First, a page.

Carmen Garcia just ordered sweatshirts to commemorate the 10th anniversary of her husband's death.

Updated 11:51 a.m.

Vincent Velez Jr. could feel Philadelphia’s opioid epidemic worsening last year from his Girard Avenue storefront. It manifested in his day-to-day sales.

More and more customers swung through his Northern Liberties door, placing orders for products to memorialize loved ones — many lost to fatal overdoses.

“Last year was huge,” Velez said. At one point, he got four different grieving commissions in a single week.

The 51-year-old artist has owned Airbrush Allstars since 1994.  The rowhouse shop at Fifth and Girard employs four artists, each of them taking custom orders for beanies, t-shirts, canvases and even murals.

When he first opened, Velez expected to be kept busy airbrushing the likeness of fancy cars and sports icons. But in Philadelphia, a city battling simultaneous crises of gun violence and addiction, half of the shop’s business comes from personalized “In Memory” products.

“People want to remember,” Velez said. “One way of doing that is with art.”

A reminder worth wearing

In the quarter-century since it opened, the airbrush shop has become something of an institution. Velez has more repeat customers than he can count. Some hail from as far away as Michigan and Australia — though most of them come directly from Philly neighborhoods.

Carmen Garcia is among the most loyal. She first found the shop in 2009, grieving the loss of her 34-year-old husband Jose, who died unexpectedly in a car accident. She returned two years ago, when her son-in-law suffered a fatal gunshot wound.

And she found herself inside the store again this week, ordering custom sweatshirts for the tenth anniversary of the day she became a widow.

A button Garcia ordered following the death of her son-in-law David — who was affectionately nicknamed Chach Credit: Michaela Winberg / Billy Penn

For Garcia, the shop is an accessible way to memorialize her loved ones. It puts her grief to productive use. Pouring herself into the colorful designs of custom-made buttons, t-shirts and sweatshirts — the act helps Garcia mourn the loss.

“It makes you feel like that person might not be here, but you can always remember him,” she said. “It’s a reminder. It hurts you, but it also makes you feel good because you have something of him.”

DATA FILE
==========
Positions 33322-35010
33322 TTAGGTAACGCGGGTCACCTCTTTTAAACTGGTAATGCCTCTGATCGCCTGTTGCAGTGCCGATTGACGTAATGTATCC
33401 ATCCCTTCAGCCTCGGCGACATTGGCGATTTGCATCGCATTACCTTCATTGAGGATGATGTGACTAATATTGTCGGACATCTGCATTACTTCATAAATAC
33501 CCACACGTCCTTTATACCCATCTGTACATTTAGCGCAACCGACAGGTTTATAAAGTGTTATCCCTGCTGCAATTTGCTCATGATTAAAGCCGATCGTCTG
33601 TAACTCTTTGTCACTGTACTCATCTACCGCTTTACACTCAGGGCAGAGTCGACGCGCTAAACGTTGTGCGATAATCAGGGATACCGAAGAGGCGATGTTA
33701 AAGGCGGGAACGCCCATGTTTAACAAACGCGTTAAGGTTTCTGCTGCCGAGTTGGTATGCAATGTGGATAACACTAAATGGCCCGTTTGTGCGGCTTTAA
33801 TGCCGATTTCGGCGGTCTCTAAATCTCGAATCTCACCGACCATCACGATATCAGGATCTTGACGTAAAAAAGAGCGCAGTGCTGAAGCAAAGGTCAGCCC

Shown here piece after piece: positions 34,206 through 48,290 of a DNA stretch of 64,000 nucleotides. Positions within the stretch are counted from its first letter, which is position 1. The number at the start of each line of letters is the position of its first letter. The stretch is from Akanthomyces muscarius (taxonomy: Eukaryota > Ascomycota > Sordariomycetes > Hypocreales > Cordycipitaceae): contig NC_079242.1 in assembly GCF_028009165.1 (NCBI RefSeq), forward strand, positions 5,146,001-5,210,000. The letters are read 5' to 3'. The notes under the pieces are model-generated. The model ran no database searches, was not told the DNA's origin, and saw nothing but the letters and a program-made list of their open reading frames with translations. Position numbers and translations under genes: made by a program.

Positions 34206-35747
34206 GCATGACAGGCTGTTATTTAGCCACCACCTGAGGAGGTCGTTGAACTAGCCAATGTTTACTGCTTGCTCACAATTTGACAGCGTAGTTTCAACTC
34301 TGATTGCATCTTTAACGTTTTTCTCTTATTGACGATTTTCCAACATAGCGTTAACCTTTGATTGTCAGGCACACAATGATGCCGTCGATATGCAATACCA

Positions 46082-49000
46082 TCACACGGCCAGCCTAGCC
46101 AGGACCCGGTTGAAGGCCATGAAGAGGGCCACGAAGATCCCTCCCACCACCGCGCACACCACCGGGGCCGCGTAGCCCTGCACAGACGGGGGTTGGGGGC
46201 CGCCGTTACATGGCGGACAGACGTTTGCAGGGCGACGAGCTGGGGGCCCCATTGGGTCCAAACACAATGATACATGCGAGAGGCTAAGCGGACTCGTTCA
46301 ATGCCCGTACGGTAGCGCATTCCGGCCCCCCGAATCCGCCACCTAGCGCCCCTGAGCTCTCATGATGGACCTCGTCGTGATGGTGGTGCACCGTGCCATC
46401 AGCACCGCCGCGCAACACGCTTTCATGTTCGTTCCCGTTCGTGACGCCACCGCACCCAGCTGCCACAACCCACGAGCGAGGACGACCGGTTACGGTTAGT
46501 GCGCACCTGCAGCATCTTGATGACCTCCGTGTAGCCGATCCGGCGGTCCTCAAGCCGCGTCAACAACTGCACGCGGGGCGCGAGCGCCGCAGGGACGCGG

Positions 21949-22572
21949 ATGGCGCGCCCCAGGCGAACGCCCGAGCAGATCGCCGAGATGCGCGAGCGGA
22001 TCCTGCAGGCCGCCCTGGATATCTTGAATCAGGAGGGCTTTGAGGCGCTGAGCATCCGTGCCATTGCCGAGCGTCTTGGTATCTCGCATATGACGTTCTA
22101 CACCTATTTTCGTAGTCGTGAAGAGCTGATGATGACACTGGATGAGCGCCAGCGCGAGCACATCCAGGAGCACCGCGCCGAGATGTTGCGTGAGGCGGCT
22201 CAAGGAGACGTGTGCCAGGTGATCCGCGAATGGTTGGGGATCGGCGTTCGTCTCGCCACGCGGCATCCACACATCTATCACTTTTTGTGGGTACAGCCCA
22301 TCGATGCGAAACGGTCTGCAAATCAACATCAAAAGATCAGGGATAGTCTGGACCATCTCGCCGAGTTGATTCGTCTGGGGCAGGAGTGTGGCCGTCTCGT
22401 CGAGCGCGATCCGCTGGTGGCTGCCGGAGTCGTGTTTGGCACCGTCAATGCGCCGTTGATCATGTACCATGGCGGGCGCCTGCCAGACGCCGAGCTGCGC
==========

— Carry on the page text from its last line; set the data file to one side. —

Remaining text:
“We’re showing ourselves and people around us that we still care,” Garcia added.

How Philadelphians navigate despair

Running the shop every day has become an unexpectedly personal experience, a social experiment into how Philadelphians navigate despair.

Adam Carrasquillo has worked on-and-off at Airbrush Allstars since it first opened. He often finds himself front and center facing a customer’s heartache. When folks have unreasonably high standards, or they’re extra critical of his designs, he tries not to take it personally.

“That’s the only way they can express how it’s impacted them to lose that person,” he said.

The business has connected 47-year-old Carrasquillo to Philadelphia’s bigger problems — its gang violence and high homicide rates.

“The times we live in, it’s such a shame,” he said. “It’s never the people that die of natural causes or cancer. A lot of it has to do with violence, and people who get caught up with gangs.”

Aunt Brenda is among hundreds — if not thousands — memorialized on T-shirts made by artists at Airbrush Allstars Credit: Michaela Winberg / Billy Penn

He’s not proud to admit that, by now, he’s beginning to get desensitized.

“I’m like the guy who chiseles out the headstones,” Carrasquillo added. “After a while, you become numb to it.”

Like most of his employees, Velez never thought he’d get into this field. And the business model has been criticized by his fellow Philly artists — some suggest Velez is wrong for turning a profit on tragedy.

But by now, he sees it differently. In the wake of each death, Velez thinks he provides a necessary service — not unlike a funeral parlor or a florist.

“It gives them some kind of comfort,” Velez said. “They’re remembering their loved ones, and they want to share that experience.”

Adam Carrasquillo has been working at the airbrush shop since it first opened. Credit: Michaela Winberg / Billy Penn
Credit: Michaela Winberg / Billy Penn
A memorial canvas, about half way done Credit: Michaela Winberg / Billy Penn
Memorial airbrushing adds up to about half of the shop’s business. Credit: Michaela Winberg / Billy Penn
Airbrush Allstars at Fifth and Girard Credit: Michaela Winberg / Billy Penn
A work in progress at Airbrush Allstars Credit: Michaela Winberg / Billy Penn
Carmen Garcia, right, brainstorms design ideas at Airbrush Allstars. Credit: Michaela Winberg / Billy Penn

Michaela Winberg is a general assignment reporter at Billy Penn. She covers LGBTQ people and culture, public spaces, and transportation and mobility. She also sometimes produces radio and web features...